Using a stand up mixer with dough attachment, dissolve yeast and sugar in the warm water.  Yeast should begin to foam which means it is “alive”.  Should the yeast not begin to foam, toss and begin again as the yeast is not “alive” to proof.  (Make sure the temperature of the water is also not too hot or too cold as this will affect the yeast as well.)  Mix in 2 cups of flour, salt and olive oil.  Knead with the dough attachment for about 5 minutes while slowly adding in the remaining one cup of flour.  Mix for another few minutes as the dough becomes smooth and elastic.    Remove the dough from the mixer and form into a ball with your hands on a floured surface.  Coat with oil and place in a large bowl.  Cover and let rise until doubled, about 2 hours.  If using quick rise yeast, the dough will rise in about 1 hour.  At this point, I normally place the dough in the refrigerator overnight and bring out the next day to rise for 2 hours.  I find that the texture is better when refrigerated overnight as well as finding it easier making pizzas when I prepare the dough ahead of time. 

Preheat oven to 425 – 450 degrees.  If using a pizza peel to slide the pizza into a baking stone, place the baking stone on the bottom rack now to heat at least 15 minutes.  When dough has risen, punch down and let dough rest 10 minutes.  Flatten dough and gently stretching and pulling into shape.  If dough is resistant, wait 5 minutes and begin again.  If using a pizza peel, lightly dust the peel with semolina or cornmeal and place the pizza on the peel.  If not using a peel, place pizza on a lightly oiled pizza pan or pizza screen.   Brush edges with oil and sprinkle with cornmeal (optional).  Add toppings.  Place in oven and bake for approximately 10-17 minutes – depending on the heat of your oven and thickness of your pizza.  Remove and allow to cool at least 5 minutes before cutting.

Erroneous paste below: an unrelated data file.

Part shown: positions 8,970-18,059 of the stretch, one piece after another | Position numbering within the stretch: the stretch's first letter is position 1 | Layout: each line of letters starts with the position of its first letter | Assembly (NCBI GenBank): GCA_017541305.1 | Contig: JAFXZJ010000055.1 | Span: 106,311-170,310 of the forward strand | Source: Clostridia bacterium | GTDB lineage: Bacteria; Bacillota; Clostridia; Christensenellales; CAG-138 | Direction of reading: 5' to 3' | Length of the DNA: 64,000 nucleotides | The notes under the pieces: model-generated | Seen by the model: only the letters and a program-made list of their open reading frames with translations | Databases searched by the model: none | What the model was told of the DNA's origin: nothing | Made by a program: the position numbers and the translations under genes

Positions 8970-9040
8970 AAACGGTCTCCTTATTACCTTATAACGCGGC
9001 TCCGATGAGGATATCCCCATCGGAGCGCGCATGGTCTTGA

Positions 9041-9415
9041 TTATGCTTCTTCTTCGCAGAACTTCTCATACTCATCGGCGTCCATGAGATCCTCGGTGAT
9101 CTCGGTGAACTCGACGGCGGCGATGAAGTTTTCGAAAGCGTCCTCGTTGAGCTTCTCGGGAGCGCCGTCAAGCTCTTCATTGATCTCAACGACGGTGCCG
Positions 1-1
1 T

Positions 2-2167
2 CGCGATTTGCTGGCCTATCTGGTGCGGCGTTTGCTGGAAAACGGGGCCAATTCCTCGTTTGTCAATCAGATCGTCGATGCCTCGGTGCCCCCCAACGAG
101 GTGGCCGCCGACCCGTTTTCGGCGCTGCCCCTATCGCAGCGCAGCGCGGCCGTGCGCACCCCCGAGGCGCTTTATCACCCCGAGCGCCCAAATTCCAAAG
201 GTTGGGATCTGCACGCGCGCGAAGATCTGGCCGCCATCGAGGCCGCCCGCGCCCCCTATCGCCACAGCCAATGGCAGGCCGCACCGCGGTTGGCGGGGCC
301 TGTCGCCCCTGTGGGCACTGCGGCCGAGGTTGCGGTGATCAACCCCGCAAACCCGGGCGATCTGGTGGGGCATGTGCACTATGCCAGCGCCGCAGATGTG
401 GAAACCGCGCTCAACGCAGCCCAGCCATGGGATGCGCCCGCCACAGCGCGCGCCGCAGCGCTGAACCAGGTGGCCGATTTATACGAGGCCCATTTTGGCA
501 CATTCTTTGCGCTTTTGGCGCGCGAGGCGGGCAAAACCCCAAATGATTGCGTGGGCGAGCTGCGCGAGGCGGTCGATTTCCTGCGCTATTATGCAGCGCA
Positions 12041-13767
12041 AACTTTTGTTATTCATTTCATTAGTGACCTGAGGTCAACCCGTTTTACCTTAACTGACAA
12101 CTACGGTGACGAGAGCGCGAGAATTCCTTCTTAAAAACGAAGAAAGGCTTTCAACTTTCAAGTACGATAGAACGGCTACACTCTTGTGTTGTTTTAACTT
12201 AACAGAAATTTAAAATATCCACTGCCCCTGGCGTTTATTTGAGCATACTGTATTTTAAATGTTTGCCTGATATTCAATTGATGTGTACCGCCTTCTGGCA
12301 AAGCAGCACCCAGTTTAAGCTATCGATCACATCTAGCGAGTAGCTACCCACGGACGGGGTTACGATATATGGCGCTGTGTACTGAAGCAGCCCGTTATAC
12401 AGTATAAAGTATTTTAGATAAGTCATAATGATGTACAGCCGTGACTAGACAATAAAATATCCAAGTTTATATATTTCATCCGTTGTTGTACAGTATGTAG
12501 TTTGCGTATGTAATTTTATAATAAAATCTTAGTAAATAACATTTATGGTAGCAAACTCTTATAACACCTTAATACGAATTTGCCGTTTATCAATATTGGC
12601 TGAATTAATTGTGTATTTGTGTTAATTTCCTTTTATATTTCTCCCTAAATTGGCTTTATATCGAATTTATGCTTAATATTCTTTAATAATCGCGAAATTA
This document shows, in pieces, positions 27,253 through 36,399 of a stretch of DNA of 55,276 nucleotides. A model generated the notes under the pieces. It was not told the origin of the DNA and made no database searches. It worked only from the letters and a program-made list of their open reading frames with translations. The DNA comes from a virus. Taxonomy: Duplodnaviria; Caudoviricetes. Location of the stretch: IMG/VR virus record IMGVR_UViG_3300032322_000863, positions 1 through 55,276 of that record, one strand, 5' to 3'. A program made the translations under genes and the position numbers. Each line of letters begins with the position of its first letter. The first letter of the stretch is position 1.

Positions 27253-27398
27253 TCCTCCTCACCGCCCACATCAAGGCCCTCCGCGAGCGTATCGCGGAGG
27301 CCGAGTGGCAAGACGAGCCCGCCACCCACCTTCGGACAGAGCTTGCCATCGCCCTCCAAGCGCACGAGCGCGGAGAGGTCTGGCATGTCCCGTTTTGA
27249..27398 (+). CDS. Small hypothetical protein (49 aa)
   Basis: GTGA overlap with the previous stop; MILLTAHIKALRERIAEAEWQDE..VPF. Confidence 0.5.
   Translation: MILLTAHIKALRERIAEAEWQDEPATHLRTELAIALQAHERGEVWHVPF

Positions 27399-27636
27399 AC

* When making 2 pizzas, I increase the flour to 4 cups, the water to 1 ½ cups, salt to 1 ½ teaspoons and olive oil to 2 ½ tablespoons.  I do not increase the sugar.  After the dough has risen, divide the dough into two and proceed as above.